The 10 statements presented to the junior students immediately before and after the sessions are listed in Table 1 and cover communication, confidence, preparedness for clinic, and insight into their abilities. This was based on a survey from a previous study  around communication, expanded to investigate additional aspects including handling and practical skills. Three statements were given to the senior students which cover confidence in providing feedback, their understanding of what is required to be a peer mentor, and their awareness (insight) of what it is like to be a patient. Additional statements were presented to all students following the session, which asked about their satisfaction with the learning experience. Students rated their level of agreement with each statement by marking a visual analogue scale, anchored with zero (0) “strongly disagree” to 10 “strongly agree”.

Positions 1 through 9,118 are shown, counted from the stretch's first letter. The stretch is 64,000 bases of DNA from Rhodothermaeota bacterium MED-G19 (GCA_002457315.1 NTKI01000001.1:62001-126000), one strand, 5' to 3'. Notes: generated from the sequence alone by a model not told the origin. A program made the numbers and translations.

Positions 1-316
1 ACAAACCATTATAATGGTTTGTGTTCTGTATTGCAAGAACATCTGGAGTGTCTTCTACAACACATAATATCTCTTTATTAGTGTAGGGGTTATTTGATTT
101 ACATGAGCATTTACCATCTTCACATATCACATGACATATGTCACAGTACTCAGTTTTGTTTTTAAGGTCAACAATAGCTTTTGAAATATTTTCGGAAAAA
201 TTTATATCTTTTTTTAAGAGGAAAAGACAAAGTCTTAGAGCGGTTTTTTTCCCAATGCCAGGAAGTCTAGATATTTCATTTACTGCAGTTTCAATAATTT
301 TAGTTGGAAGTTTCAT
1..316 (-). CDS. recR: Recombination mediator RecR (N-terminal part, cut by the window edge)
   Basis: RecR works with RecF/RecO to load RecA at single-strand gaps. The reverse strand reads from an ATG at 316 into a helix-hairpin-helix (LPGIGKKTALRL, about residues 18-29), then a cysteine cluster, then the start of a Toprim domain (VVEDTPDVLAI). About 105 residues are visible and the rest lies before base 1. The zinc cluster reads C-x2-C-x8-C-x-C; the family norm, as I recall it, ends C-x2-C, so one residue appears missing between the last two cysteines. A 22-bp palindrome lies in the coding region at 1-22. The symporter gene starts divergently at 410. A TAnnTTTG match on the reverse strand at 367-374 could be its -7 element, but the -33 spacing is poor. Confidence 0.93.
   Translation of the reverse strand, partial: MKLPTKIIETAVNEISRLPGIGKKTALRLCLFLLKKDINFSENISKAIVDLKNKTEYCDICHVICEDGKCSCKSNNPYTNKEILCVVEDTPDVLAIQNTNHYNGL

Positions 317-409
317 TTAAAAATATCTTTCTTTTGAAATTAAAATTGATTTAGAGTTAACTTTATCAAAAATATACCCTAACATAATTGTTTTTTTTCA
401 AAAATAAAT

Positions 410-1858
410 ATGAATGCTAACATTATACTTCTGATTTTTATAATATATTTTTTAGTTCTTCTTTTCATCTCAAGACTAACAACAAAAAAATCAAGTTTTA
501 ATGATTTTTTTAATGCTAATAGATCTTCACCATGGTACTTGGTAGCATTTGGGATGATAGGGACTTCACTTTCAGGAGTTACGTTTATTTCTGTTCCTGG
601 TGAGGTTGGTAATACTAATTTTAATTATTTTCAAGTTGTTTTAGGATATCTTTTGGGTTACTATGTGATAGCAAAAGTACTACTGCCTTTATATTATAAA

Paired t-tests were performed to determine if survey responses were different pre to post for each question in each course. Paired t-tests were performed to compare students’ responses across courses and independent t-tests were performed to compare across years. Descriptive statistics were undertaken to quantify post-session satisfaction responses. To determine if the role playing task influenced self-reported constructs, repeated-measures ANOVAs were undertaken on each year cohort, investigating the effect of training (pre, post), courses and question (1–10) and their interactions. The software package SPSS v17.0 (SPSS Inc., Chicago, IL, USA) was used for all analyses.